Project description:Cyclophilins are peptidyl cis-trans prolyl isomerases (PPIases), whose activity is typically inhibited by cyclosporine A (CsA), a potent immunosuppressor. Cyclophilins are also chaperones. Emerging evidence supports that cyclophilins present nonoverlapping PPIase and chaperone activities. The proteostasis of the disease-relevant substrates, signal transducer and activator of transcription 3 and 5 (STAT3/STAT5), heterogeneous nuclear ribonucleoprotein A2B1 (hnRNPA2B1), and M-opsin, is regulated by nonoverlapping chaperone and PPIase activities of the cyclophilin domain (CY) of Ranbp2, a multifunctional and modular scaffold that controls nucleocytoplasmic shuttling and proteostasis of selective substrates. Although highly homologous, CY and the archetypal cyclophilin A (CyPA) present distinct catalytic and CsA-binding activities owing to unique structural features between these cylophilins. We explored structural idiosyncrasies between CY and CyPA to screen in silico nearly 9 million small molecules (SM) against the CY PPIase pocket and identify SMs with selective bioactivity toward STAT3, hnRNPA2B1, or M-opsin proteostasis. We found three classes of SMs that enhance the cytokine-stimulated transcriptional activity of STAT3 without changing latent and activated STAT3 levels, down-regulate hnRNPA2B1 or M-opsin proteostasis, or a combination of these. Further, a SM that suppresses hnRNPA2B1 proteostasis also inhibits strongly and selectively the PPIase activity of CY. This study unravels chemical probes for multimodal regulation of CY of Ranbp2 and its substrates, and this regulation likely results in the allosterism stemming from the interconversion of conformational substates of cyclophilins. The results also demonstrate the feasibility of CY in drug discovery against disease-relevant substrates controlled by Ranbp2, and they open new opportunities for therapeutic interventions.
Project description:Cyclophilin A (CypA) is a member of cyclophilins, a family of the highly homologous peptidyl prolyl cis-trans isomerases (PPIases), which can bind to cyclosporin A (CsA). CypA plays critical roles in various biological processes, including protein folding, assembly, transportation, regulation of neuron growth, and HIV replication. The discovery of CypA inhibitor is now of a great special interest in the treatment of immunological disorders. In this study, a series of novel small molecular CypA inhibitors have been discovered by using structure-based virtual screening in conjunction with chemical synthesis and bioassay. The SPECS_1 database containing 85,000 small molecular compounds was searched by virtual screening against the crystal structure of human CypA. After SPR-based binding affinity assay, 15 compounds were found to show binding affinities to CypA at submicro-molar or micro-molar level (compounds 1-15). Seven compounds were selected as the starting point for the further structure modification in considering binding activity, synthesis difficulty, and structure similarity. We thus synthesized 40 new small molecular compounds (1-6, 15, 16a-q, 17a-d, and 18a-l), and four of which (compounds 16b, 16h, 16k, and 18g) showed high CypA PPIase inhibition activities with IC50s of 2.5-6.2 microM. Pharmacological assay indicated that these four compounds demonstrated somewhat inhibition activities against the proliferation of spleen cells.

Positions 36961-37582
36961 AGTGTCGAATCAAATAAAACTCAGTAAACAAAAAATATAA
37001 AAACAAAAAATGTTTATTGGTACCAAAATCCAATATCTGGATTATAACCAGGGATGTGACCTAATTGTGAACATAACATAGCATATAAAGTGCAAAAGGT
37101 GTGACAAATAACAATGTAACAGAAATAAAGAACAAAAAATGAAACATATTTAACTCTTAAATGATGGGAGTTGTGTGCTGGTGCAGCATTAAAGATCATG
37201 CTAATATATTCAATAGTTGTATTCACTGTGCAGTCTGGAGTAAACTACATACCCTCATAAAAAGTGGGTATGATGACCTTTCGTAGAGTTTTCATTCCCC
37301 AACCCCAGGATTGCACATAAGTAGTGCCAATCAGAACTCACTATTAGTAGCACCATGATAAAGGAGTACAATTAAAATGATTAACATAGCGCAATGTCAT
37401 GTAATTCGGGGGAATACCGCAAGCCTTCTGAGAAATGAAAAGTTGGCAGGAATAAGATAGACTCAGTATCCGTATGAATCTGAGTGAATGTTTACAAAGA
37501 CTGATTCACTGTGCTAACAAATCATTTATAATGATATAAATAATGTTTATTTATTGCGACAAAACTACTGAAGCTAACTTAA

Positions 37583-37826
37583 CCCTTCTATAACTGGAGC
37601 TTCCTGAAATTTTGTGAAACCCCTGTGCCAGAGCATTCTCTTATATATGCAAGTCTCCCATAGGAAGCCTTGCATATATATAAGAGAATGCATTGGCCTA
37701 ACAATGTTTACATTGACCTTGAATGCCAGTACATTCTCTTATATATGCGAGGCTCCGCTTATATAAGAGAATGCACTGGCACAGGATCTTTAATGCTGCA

Project description:BACKGROUND: An understanding of host cell factors that affect viral replication contributes to elucidation of the mechanism for determination of viral tropism. Cyclophilin A (CypA), a peptidyl-prolyl cis-trans isomerase (PPIase), is a host factor essential for efficient replication of human immunodeficiency virus type 1 (HIV-1) in human cells. However, the role of cyclophilins in simian immunodeficiency virus (SIV) replication has not been determined. In the present study, we examined the effect of cyclosporine A (CsA), a PPIase inhibitor, on SIV replication. RESULTS: SIV replication in human CEM-SS T cells was not inhibited but rather enhanced by treatment with CsA, which inhibited HIV-1 replication. CsA treatment of target human cells enhanced an early step of SIV replication. CypA overexpression enhanced the early phase of HIV-1 but not SIV replication, while CypA knock-down resulted in suppression of HIV-1 but not SIV replication in CEM-SS cells, partially explaining different sensitivities of HIV-1 and SIV replication to CsA treatment. In contrast, CsA treatment inhibited SIV replication in macaque T cells; CsA treatment of either virus producer or target cells resulted in suppression of SIV replication. SIV infection was enhanced by CypA overexpression in macaque target cells. CONCLUSIONS: CsA treatment enhanced SIV replication in human T cells but abrogated SIV replication in macaque T cells, implying a host cell species-specific effect of CsA on SIV replication. Further analyses indicated a positive effect of CypA on SIV infection into macaque but not into human T cells. These results suggest possible contribution of CypA to the determination of SIV tropism.